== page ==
Comment: Re:Learning through repetition (Score 1) 515

by eth1 (#48582825) Attached to: Once Again, Baltimore Police Arrest a Person For Recording Them

Best solution? Encourage everyone to record every interaction with the police. This will systematically education the police on the rights of citizens.

Just like the 2nd Amendment public carry folks with a big old riffle slung over their shoulder on the sidewalk - it educated the police & public at the same time, and nobody gets hurt. (The the latter case, jimmes get russeled by some liberals, but, meh)

What we really need is a purpose-built "CopCorder" device. Has a camera and mic that records to local storage, and streams via 3/4G to mitigate confiscation. It would have a panic button that can be configured to lock it into recording mode for a time period, until the battery dies, or it's destroyed (so it's physically impossible to comply with any order to turn it off). The storage to local media means that if THEY destroy it, they've destroyed evidence, and you probably have a recording streamed of them doing it. If they confiscate it, you continue to get the streamed recording of whatever they subsequently do/say. Bonus if it can support a hidden external bluetooth or whatever external camera or mic, so if they take it and put it in their car or something, you may still get a recording.

Comment: Re:Quit buying games on day one (Score 2) 474

For that matter, quit buying them the first month or two. Let someone else debug them and when the game is worth actually playing, get it. Heck by then 1/2 the time the game has dropped in price 10-25% anyway.

I have given up on buying games before the first major patch, for that matter the first few if I am really interested and the reviews are that bad.

Or quit buying AAA titles at all. There are enough good indie games around that I haven't even got around to looking at the big names for the last two years. Even the pre-alpha/alpha/beta versions seem to have fewer bugs (and they get fixed faster) than a major release of a AAA title.

Makes you wonder just what the budget split is in the big studios between bling/marketing/executive leeches and actual development.

Comment: Re:Competition (Score 1) 265

by eth1 (#48265145) Attached to: Apple Pay Competitor CurrentC Breached

CurrentC also tracks information about a user's purchase history for merchants. CurrentC users can select what information they want to share with retailers and can opt out of marketing communications, according to the MCX website.

And if you really trust a merchant created system to respect your wishes and not track you, you're hopelessly naive.

Yep... read that quote very carefully. "...can select what information they want to share with retailers..." They'll still hoard everything, they just won't (voluntarily) share it with retailers (but might with anyone else who's not a retailer?).

Comment: Re:No Carriers (Score 1) 149

by eth1 (#48142639) Attached to: ISPs Violating Net Neutrality To Block Encryption

I call bullshit without more evidence. From the article:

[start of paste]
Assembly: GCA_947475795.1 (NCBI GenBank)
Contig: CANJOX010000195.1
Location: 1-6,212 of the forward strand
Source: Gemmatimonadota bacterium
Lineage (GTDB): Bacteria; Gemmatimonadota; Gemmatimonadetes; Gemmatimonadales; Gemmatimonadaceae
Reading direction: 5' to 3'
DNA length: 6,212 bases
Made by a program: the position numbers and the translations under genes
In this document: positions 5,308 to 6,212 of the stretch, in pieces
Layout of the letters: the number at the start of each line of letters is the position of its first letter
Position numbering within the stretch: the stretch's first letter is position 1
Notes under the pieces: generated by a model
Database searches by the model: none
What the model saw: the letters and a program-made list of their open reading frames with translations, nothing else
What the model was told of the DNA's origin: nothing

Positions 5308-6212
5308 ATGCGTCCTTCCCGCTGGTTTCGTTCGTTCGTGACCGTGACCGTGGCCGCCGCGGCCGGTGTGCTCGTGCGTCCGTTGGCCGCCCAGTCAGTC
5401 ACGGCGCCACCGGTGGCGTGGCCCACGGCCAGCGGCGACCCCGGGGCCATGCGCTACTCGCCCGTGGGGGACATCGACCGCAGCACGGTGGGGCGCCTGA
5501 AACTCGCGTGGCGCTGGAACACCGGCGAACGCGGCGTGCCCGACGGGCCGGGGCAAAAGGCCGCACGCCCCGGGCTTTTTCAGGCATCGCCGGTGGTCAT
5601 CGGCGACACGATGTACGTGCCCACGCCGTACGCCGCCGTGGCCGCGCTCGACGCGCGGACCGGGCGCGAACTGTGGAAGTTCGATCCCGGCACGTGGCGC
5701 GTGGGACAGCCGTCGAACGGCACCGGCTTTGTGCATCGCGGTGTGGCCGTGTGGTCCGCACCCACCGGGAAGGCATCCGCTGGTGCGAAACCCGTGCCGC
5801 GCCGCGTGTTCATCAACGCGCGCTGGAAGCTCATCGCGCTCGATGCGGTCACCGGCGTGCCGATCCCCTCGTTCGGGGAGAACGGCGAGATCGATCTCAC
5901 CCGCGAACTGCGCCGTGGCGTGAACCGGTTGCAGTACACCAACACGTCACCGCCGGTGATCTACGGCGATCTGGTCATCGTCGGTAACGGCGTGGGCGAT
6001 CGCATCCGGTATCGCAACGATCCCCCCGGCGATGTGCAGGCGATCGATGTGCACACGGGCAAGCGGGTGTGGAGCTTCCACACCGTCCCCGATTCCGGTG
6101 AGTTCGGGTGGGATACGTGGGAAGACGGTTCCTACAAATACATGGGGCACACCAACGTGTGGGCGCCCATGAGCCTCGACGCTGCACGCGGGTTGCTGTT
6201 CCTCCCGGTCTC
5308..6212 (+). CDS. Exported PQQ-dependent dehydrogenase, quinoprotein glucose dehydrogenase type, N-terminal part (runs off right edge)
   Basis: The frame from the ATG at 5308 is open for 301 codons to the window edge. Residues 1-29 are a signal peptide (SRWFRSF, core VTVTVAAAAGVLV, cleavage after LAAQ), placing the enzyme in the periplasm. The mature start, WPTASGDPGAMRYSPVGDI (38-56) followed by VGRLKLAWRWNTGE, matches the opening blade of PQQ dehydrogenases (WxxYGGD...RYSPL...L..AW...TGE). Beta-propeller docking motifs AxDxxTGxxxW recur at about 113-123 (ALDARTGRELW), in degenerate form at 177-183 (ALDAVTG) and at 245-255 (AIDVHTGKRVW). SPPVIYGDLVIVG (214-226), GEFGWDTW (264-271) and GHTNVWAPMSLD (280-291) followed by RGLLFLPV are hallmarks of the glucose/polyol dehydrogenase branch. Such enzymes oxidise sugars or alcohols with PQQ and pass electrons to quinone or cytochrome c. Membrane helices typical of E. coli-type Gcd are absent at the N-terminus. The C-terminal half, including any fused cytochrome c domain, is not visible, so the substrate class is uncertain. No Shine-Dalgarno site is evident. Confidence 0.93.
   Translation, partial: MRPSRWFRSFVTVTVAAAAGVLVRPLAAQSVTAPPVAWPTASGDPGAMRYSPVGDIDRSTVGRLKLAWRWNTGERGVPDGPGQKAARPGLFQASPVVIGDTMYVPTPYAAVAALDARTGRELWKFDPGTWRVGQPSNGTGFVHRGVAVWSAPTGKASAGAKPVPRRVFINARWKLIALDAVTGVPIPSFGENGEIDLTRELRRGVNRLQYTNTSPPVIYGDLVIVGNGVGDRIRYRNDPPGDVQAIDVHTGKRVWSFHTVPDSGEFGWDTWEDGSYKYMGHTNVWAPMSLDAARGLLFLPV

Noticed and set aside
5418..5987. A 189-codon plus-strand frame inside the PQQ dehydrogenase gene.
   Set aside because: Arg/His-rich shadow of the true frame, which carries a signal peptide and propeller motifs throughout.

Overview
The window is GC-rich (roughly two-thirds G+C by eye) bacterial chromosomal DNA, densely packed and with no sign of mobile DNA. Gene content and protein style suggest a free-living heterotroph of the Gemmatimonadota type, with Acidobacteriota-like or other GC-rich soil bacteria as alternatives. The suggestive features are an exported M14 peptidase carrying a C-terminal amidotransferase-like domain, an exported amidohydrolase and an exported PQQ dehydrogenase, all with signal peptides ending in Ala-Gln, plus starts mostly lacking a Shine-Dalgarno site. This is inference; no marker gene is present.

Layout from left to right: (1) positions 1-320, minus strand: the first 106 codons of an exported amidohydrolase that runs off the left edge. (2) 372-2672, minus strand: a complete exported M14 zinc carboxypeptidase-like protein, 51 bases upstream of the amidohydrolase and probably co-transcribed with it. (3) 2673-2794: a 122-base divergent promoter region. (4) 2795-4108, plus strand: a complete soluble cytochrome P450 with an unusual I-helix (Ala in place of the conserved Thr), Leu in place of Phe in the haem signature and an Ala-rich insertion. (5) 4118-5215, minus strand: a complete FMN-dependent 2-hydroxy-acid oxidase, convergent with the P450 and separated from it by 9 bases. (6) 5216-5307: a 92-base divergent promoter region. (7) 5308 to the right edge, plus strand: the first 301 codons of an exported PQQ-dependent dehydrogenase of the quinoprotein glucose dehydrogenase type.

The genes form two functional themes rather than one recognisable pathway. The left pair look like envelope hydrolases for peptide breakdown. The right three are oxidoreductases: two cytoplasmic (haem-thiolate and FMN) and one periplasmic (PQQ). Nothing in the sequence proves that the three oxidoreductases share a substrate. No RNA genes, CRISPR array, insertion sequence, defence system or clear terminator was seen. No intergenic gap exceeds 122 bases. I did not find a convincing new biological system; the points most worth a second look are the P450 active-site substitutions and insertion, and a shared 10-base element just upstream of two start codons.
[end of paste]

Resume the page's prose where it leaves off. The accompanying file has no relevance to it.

When it detects the STARTTLS command being sent from the client to the server, the mobile wireless provider modifies the command to âoeXXXXXXXX.â The server does not understand this command and therefore sends an error message to the client.

This smells like a transparent proxy for mail, in a similar manner is providers have been doing transparent proxying for a long time. This does not necessarily have anything to do with DPI and selectively modifying server's responses to client requests.

The whole article is written by folks who clearly have no idea about how the internet works.

Worse, TFA only gives ONE example, then goes on to say, "...monitoring the responses from the email server in issue."

This seems to imply that not all email servers have a problem. Given that the symptoms (*****-ing out the SMTP banner, and blocking STARTTLS) are the exact behavior of a default protocol inspection config on a Cisco ASA or PIX firewall, I'm guessing that it's a major overreaction to the way the firewall in front of the destination email server is configured, and nothing to do with the ISP at all.

Comment: Re:Cisco ASA (Score 4, Interesting) 149

by eth1 (#48142575) Attached to: ISPs Violating Net Neutrality To Block Encryption

Google "250-XXXXXXXA asa cisco starttls" and you'll find this is almost certainly an ASA preventing TLS as configured on the device. Since it doesn't want TLS traffic, the config is to just mangle the packets. Well known effect, been around for years (5+). The FW admin needs to correctly deploy fixup, allow TLS or simply not inspect esmtp. Simple fix, documented in Cisco doc 118550, among many other places.

You beat me to it. That's the first thing that popped into my head, too. This (for some inexplicable reason known only to Cisco) is the *default* behavior of ASA and PIX firewalls, so really it probably just means that someone that didn't know what they were doing threw a firewall in the mix somewhere. It's an easy fix, but requires messing with policy-maps, which inexperienced admins often find confusing.

"May the forces of evil become confused on the way to your house." -- George Carlin